For her next study in Haryana, Hema is currently preparing a preliminary survey that will help frame the questionnaire for the longer data collection procedure that will follow. Hema elaborates: “This will be an exercise in collecting data for all parameters – social, economical and political. All three parameters are important simultaneously to indicate how much empowerment rural women can gain from these self-help groups.
For the social parameter, interviews will grasp the level of decision-making power that the women are getting from these self-help groups.
To quantify political power, the study will find out if women are capable of getting into elections. How involved they are in local politics? Are they voting?
For the economic parameters we will study their savings, the number of accounts women have opened themselves, the deposits in these accounts – these will indicate how much they are earning from self-help groups.”
The most tangible outcome of studies like Hema’s is policy implications. Emerging recommendations are handed over to funding bodies like the University Grants Commission and National Council of Women. Beyond publishing and presenting their findings, Hema and other researchers like her provide pointers to interested policy bodies. These pointers are meant to guide the government about where and when specifically the state should intervene.
“Ultimately, the legislature around these affected people should be reframed. In the case of women, their participation and contribution to social, economic and political life should be promoted by new legislative frameworks.” For example, in one such study concerning the condition of Beedi rollers in Ajmer district, the welfare policy implication that Hema handed to the government, via the UGC, prescribed an increase in their wages as their current wages are insufficient for them to afford their children’s schooling.
Following her socio-economic studies, Hema is in a good position to clearly identify ground problems.There are three basic ground problems, according to her:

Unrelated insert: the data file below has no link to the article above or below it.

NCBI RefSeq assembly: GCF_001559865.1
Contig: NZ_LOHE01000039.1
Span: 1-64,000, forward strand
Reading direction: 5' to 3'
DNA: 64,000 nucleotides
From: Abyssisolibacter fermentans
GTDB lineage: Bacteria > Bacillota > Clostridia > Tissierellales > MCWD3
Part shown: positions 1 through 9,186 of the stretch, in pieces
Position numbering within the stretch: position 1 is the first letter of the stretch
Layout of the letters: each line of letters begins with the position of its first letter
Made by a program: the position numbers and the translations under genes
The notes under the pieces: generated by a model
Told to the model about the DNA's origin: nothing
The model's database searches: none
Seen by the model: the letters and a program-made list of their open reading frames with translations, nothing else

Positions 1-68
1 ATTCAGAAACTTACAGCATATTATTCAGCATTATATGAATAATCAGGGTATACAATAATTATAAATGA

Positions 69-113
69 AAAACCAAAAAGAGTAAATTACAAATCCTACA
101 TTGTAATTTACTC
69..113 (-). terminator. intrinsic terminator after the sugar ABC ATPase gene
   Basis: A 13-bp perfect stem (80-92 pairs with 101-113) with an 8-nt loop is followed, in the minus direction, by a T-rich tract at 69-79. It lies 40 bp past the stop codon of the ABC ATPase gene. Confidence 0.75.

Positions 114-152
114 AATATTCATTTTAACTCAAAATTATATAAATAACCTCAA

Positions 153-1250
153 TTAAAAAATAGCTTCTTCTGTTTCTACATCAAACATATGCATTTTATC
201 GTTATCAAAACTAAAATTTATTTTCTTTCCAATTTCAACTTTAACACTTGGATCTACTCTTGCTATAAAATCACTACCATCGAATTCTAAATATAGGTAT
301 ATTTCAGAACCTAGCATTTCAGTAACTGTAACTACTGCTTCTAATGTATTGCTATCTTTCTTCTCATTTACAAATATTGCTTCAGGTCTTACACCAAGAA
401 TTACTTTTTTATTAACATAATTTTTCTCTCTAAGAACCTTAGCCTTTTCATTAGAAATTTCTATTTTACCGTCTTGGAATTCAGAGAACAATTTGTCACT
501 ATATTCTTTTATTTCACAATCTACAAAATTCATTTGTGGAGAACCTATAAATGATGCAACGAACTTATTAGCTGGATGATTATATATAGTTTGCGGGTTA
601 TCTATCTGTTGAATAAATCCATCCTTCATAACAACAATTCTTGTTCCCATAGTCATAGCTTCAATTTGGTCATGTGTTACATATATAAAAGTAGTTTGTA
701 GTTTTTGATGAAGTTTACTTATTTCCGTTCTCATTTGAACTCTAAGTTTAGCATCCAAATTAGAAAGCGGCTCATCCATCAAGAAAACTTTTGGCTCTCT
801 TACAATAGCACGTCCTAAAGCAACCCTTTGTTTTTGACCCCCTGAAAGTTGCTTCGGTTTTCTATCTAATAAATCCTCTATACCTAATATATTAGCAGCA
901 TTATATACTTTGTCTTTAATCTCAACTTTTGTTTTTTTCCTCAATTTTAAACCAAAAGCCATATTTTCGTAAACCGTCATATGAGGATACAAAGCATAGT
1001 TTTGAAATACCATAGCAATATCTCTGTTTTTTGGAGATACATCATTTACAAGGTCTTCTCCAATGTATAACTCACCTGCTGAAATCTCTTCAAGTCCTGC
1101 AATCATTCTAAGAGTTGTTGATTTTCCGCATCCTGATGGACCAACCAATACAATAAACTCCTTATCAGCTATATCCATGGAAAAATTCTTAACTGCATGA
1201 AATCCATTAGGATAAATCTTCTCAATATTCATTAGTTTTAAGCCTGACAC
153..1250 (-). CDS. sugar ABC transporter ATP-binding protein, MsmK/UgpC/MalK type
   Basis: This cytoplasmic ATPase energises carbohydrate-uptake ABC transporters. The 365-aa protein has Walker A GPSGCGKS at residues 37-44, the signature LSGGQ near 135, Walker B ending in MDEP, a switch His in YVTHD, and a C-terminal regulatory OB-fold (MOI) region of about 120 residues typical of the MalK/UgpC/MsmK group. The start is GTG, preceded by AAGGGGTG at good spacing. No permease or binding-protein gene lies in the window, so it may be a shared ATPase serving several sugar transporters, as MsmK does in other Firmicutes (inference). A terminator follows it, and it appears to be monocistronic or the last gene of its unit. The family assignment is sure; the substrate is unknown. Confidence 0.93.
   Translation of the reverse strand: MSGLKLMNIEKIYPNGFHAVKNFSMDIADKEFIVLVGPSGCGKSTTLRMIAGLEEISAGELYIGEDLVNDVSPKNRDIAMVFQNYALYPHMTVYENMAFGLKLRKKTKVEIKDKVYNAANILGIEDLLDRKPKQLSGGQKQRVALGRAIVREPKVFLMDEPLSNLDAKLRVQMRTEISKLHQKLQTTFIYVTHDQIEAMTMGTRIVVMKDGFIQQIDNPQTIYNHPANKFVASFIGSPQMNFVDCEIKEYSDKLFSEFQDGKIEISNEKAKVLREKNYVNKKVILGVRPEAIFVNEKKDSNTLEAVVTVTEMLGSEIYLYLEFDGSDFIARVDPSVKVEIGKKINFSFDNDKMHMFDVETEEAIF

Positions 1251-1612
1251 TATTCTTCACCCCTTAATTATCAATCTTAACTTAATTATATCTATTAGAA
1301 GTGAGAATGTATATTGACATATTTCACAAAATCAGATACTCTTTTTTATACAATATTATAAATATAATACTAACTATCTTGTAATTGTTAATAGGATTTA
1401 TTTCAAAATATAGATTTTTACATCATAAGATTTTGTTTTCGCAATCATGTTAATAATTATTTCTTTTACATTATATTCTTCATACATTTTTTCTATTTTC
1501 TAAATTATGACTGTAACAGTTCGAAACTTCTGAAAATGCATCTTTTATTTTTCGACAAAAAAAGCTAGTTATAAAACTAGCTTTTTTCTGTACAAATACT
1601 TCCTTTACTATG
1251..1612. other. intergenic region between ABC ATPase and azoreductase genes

First, the failure of women to make decisions themselves. “The contribution and participation of women in all spheres of social life should increase. This is the only target. We have many policies and schemes to empower women. But what we find is that they are not aware of their own rights. With these studies at least the awareness should increase. They are hesitating to accept their conditions and hesitating to come forward. We need to remove this hesitation,” she said.
Secondly, the oppressive customs and rituals that are underplay in all parts of India.“In Rajasthan, there are a lot of child marriages. Every Akshay Tritiya (a holy day around the end of April) many families fix the marriages of their children. There is also the custom of Naata Pratha, where without any marriage rituals or any officiating, a woman has to live with a man. Without any official status, women have to follow the family system with a man just because the families have agreed that they will live together. And the man’s family can leave her anytime, this happens.”
The third ground problem is sexual harassment, which Hema agrees exists not just in rural India, but also in the workplace. “It gives mental stress to women so they are unable to participate in social life. What I feel women should do is be stronger than all these hassles. I objected in my time. I did it because I could. All women cannot object,” she said.
Most educated person in the community
After she finished her post-graduation, Hema’s grandparents and extended Sindhi family objected to her wanting to continue her academic life. But Hema persisted and successfully dodged the ‘get married’ noose thrown at her from all directions.
Her mother, who she says she owes all her achievements to, supported her when no one else did. “From the first standard to the fifth standard, my mother taught us. She herself had studied only till the third standard but she was keen for us to go on. Because of her support, I am the most educated in our community, no one has gone this far, neither girl nor boy,” she boasts.
“Later on, my grandmother also realised that I was meant to go on studying because from the beginning I was a topper at my school and college. I was a national level debater, too. And I was awarded a lot of awards and trophies which spoke for me.”
“And I’m still not married. I am extremely happy with this. And now, so is my family.”
This piece was originally published by The Life of Science. The Wire is happy to support this project by Aashima Dogra and Nandita Jayaraj, who are traveling across India to meet some fantastic women scientists.